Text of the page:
• When the Written Word is not Enough: Sometimes, you just need a call or a screen share or a video call (or an in-person co-work) with both clients and team members to be most effective. Know when it’s time to draw the line at written communication.
  • Self-Awareness: Know what you can take on and can't do and don’t be afraid to say “no” if you need to. Be aware of your boundaries so that you know when (and who) to ask for help with your work online.
  • Clarity: Be clear in your words, intentions, and expectations. While this is true for all workplaces, it’s especially important in a remote environment where trust and clarity is critical to get work done.
  • Office Equipment: Communication may be online, but you’re operating in the real world! Does your workplace offer office equipment and gear to help you complete your work? How is your laptop performance? Do you need a printer or an ergonomic chair to improve your workstation?
  • Autonomy: Remote work requires a high level of autonomy and discipline. If you are the type that requires hand-holding to complete your work, remote work might not be for you.
  • Empathy: Though true for all workplaces, it is easy to forget that the names on your screen are connected to REAL people. Never forget that there is a co-worker and real person on the other side of the screen intercepting your work.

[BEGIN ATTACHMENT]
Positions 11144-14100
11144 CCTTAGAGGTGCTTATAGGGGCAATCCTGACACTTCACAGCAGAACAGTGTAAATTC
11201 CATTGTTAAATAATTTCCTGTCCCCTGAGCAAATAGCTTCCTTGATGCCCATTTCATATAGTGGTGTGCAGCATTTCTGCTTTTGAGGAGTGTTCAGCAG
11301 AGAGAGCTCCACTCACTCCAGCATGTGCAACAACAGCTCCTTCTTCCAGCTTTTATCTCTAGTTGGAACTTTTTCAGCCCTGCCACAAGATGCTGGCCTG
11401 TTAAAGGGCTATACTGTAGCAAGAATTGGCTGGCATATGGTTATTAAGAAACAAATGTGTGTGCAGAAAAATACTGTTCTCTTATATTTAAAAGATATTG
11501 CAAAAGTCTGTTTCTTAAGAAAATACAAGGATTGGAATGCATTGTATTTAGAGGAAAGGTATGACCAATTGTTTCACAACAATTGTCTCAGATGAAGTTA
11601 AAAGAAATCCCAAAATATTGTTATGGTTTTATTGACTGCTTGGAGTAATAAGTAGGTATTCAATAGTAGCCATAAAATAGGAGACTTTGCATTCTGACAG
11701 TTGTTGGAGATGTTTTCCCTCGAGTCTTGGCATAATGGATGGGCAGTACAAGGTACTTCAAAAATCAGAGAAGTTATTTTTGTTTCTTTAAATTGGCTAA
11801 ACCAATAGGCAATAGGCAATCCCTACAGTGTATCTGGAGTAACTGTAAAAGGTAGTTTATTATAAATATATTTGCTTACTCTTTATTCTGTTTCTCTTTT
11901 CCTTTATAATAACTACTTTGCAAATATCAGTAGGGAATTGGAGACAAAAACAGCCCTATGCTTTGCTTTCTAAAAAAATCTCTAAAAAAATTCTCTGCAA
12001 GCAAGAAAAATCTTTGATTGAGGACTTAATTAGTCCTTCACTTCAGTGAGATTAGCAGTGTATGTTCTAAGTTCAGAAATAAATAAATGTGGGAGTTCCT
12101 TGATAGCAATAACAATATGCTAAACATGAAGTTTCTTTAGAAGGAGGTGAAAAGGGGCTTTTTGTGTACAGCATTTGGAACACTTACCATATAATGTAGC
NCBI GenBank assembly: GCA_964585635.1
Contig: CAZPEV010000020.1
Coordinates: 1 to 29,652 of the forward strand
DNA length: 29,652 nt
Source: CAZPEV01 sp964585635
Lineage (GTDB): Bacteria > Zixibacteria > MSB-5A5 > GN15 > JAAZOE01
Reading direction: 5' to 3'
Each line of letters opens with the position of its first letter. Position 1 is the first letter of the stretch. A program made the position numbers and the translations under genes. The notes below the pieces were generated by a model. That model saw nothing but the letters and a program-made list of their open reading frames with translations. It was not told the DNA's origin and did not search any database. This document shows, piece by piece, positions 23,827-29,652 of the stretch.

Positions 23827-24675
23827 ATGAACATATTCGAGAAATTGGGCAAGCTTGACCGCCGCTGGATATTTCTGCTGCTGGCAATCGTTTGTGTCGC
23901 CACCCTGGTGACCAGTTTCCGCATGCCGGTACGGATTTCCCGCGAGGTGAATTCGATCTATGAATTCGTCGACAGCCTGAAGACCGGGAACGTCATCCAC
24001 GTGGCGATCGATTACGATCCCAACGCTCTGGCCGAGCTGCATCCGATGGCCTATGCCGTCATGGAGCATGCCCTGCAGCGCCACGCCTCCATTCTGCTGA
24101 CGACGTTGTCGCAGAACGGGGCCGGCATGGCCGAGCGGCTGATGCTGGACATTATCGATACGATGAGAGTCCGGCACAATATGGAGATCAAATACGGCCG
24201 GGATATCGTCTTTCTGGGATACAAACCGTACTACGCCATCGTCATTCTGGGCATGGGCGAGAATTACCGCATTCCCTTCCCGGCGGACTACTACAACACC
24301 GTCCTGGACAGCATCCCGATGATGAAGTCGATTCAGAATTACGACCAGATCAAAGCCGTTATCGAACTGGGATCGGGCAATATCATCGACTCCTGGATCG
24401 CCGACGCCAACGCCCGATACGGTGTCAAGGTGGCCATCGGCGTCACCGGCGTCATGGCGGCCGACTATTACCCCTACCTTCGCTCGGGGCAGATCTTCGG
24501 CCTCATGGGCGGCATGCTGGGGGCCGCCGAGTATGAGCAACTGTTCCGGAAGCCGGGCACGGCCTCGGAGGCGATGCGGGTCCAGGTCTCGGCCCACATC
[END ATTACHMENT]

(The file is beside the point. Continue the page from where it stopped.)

Words of Wisdom from the Team

"Hire smart people and let them flesh out the remote ecosystem with you. It's got to be a living breathing thing or it will die." - Michelle LeBlanc

"Discipline and the ability to have solid work-life boundaries. Once my laptop is off after office hours, it's off. Work is done. I also am strict with myself about breaks and work hours."

- Carolyn, Google Ads Team, HubSpot Team

"Self-awareness ranks at the top of the list for me coupled with a strong work ethic. You have to know yourself and know what you can and what you can't take on. Being able to say no and asking for help are key in a remote environment"